Parents were horrified during the COVID-19 pandemic as they discovered how left-wing activist teachers were indoctrinating their kids in the classroom.
Critical race theory, a Marxism-based ideology, burst onto the scene in a big way. The left claims that what’s being taught in classrooms isn’t critical race theory. But is that true?
Jonathan Butcher, an education expert at The Heritage Foundation, says critical race theory isn’t just now showing up in classrooms. He contends it’s been there for decades.
“[In the] 1980s, 1990s, you’re having teachers become trained in the idea that America is systemically racist, that we should be teaching students not so much about what they share as Americans, but about their identities, the things that separate them and make them different from each other,” Butcher explained.
Butcher found the trend so troubling, he wrote a book, released April 19, “Splintered: Critical Race Theory and the Progressive War on Truth,” to help expose just how dangerous the ideology is.
He joins the show to talk about the book, reveal the truth about critical race theory in America’s schools, and prescribe some solutions to get it out of curriculums.
We also cover these stories:
- Russian President Vladimir Putin pushes back against Western assertions that Russia is failing in its invasion of Ukraine, saying that his war goals will be “unconditionally fulfilled.”
- New data shows teen suicides increased during the COVID-19 pandemic.
- Oklahoma Gov. Kevin Stitt signs a bill banning a “nonbinary” option on birth certificates in the state.
Listen to the podcast or read the lightly edited transcript below.
Doug Blair: My guest today is Jonathan Butcher, the Will Skillman Fellow in Education at The Heritage Foundation, as well as author of the new book “Splintered: Critical Race Theory and the Progressive War on Truth,” available now wherever books are sold.
Jonathan, welcome to the show.
Jonathan Butcher: Great to be here with you.
Blair: Yeah. Let’s talk about critical race theory and if it’s a real thing or not. A common refrain we’ll hear from the left is that critical race theory is a college-level theory. It’s not something that’s being taught in schools at the lower levels. What’s the truth on that?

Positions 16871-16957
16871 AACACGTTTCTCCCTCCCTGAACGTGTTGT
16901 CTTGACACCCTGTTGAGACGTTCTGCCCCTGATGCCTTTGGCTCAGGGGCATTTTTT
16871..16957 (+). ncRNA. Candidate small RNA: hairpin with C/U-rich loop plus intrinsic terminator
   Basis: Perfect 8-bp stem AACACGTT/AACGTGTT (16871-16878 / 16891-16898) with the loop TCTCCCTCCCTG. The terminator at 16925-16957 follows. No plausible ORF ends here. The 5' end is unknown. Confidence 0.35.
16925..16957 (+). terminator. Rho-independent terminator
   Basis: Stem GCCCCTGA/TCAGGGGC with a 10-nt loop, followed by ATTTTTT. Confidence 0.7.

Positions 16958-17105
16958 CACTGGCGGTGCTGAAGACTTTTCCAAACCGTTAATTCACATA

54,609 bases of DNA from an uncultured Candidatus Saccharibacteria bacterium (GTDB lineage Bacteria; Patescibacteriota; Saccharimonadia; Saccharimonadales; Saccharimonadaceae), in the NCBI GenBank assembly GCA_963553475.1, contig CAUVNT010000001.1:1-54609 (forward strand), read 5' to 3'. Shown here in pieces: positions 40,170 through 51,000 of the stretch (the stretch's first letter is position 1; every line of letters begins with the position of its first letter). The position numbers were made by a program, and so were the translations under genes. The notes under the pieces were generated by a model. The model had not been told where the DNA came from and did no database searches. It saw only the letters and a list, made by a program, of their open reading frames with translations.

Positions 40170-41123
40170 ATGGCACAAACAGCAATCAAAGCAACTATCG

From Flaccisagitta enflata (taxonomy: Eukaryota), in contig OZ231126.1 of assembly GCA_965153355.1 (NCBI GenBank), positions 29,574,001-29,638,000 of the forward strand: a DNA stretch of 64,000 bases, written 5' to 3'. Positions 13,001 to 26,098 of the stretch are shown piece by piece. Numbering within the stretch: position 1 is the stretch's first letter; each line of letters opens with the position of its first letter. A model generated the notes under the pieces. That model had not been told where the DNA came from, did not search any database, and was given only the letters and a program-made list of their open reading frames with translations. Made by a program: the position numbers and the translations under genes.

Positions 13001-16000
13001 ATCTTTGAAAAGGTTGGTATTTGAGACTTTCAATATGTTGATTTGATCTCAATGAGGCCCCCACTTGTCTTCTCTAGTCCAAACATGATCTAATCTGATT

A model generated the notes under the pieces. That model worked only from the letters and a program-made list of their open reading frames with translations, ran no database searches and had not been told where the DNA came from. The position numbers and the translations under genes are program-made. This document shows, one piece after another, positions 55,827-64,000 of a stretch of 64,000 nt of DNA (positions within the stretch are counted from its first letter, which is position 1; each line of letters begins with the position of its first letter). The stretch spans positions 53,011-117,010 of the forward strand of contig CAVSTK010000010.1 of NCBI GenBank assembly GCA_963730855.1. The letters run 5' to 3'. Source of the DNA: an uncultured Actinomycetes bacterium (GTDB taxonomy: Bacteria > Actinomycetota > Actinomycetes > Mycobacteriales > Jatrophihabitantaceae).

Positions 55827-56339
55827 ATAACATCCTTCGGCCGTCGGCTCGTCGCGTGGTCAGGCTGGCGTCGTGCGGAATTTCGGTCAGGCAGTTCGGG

Butcher: Well, look, there is ample evidence that critical race theory is being used in K-12 schools. That’s one of the reasons I wrote my book, was to dispel this myth and to provide very specific evidence of how critical race theory is being used by educators, where it’s found, and what it looks like.
Very quickly, in the Hayward Unified School District, right across the bay from San Francisco, they issued a memo to their whole school community, that they put online, that said that they would make sure critical race theory stayed in their coursework, especially in the state’s ethnic studies program. They used the words “critical race theory.”
In Portland Public Schools, they have on YouTube, and it’s hosted by the school district, a critical race theory working group that meets and posts their videos online.
You have a new set of teacher certifications standards in Illinois that are completely wrapped around the content of critical race theory, including intersectionality, which is the component of critical race theory that Kimberle Crenshaw, a critical race theorist, added in the late 1980s, early 1990s, and on and on.
Look, the Detroit superintendent just said a couple of months ago, and this was captured on YouTube as well, that critical race theory is most certainly in the content of Detroit schools.